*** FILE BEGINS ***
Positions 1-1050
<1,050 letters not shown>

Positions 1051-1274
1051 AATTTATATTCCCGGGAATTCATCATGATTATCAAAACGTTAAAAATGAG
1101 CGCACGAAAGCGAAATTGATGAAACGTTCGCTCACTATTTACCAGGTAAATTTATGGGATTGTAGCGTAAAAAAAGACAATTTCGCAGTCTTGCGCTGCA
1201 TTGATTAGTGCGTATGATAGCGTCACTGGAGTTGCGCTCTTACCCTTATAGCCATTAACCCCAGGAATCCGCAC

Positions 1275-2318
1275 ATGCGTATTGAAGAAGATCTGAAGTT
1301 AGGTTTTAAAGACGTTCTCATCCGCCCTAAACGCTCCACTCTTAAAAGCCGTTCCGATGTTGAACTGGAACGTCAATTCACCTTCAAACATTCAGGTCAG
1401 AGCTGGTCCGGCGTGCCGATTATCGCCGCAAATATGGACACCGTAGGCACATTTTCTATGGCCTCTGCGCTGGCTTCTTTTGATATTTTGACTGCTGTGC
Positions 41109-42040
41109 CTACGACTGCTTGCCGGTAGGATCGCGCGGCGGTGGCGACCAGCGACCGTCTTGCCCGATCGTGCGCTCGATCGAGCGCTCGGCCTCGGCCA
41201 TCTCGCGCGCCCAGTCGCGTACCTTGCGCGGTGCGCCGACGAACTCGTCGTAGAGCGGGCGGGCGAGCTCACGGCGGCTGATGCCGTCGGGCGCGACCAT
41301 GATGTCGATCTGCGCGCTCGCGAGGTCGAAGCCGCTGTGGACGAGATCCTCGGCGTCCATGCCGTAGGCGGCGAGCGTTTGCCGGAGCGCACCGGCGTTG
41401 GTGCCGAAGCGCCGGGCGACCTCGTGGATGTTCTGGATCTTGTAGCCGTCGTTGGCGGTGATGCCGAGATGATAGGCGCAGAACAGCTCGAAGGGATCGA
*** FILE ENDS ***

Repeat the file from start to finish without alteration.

Positions 1-1050
<1,050 letters not shown>

Positions 1051-1274
1051 AATTTATATTCCCGGGAATTCATCATGATTATCAAAACGTTAAAAATGAG
1101 CGCACGAAAGCGAAATTGATGAAACGTTCGCTCACTATTTACCAGGTAAATTTATGGGATTGTAGCGTAAAAAAAGACAATTTCGCAGTCTTGCGCTGCA
1201 TTGATTAGTGCGTATGATAGCGTCACTGGAGTTGCGCTCTTACCCTTATAGCCATTAACCCCAGGAATCCGCAC

Positions 1275-2318
1275 ATGCGTATTGAAGAAGATCTGAAGTT
1301 AGGTTTTAAAGACGTTCTCATCCGCCCTAAACGCTCCACTCTTAAAAGCCGTTCCGATGTTGAACTGGAACGTCAATTCACCTTCAAACATTCAGGTCAG
1401 AGCTGGTCCGGCGTGCCGATTATCGCCGCAAATATGGACACCGTAGGCACATTTTCTATGGCCTCTGCGCTGGCTTCTTTTGATATTTTGACTGCTGTGC
Positions 41109-42040
41109 CTACGACTGCTTGCCGGTAGGATCGCGCGGCGGTGGCGACCAGCGACCGTCTTGCCCGATCGTGCGCTCGATCGAGCGCTCGGCCTCGGCCA
41201 TCTCGCGCGCCCAGTCGCGTACCTTGCGCGGTGCGCCGACGAACTCGTCGTAGAGCGGGCGGGCGAGCTCACGGCGGCTGATGCCGTCGGGCGCGACCAT
41301 GATGTCGATCTGCGCGCTCGCGAGGTCGAAGCCGCTGTGGACGAGATCCTCGGCGTCCATGCCGTAGGCGGCGAGCGTTTGCCGGAGCGCACCGGCGTTG
41401 GTGCCGAAGCGCCGGGCGACCTCGTGGATGTTCTGGATCTTGTAGCCGTCGTTGGCGGTGATGCCGAGATGATAGGCGCAGAACAGCTCGAAGGGATCGA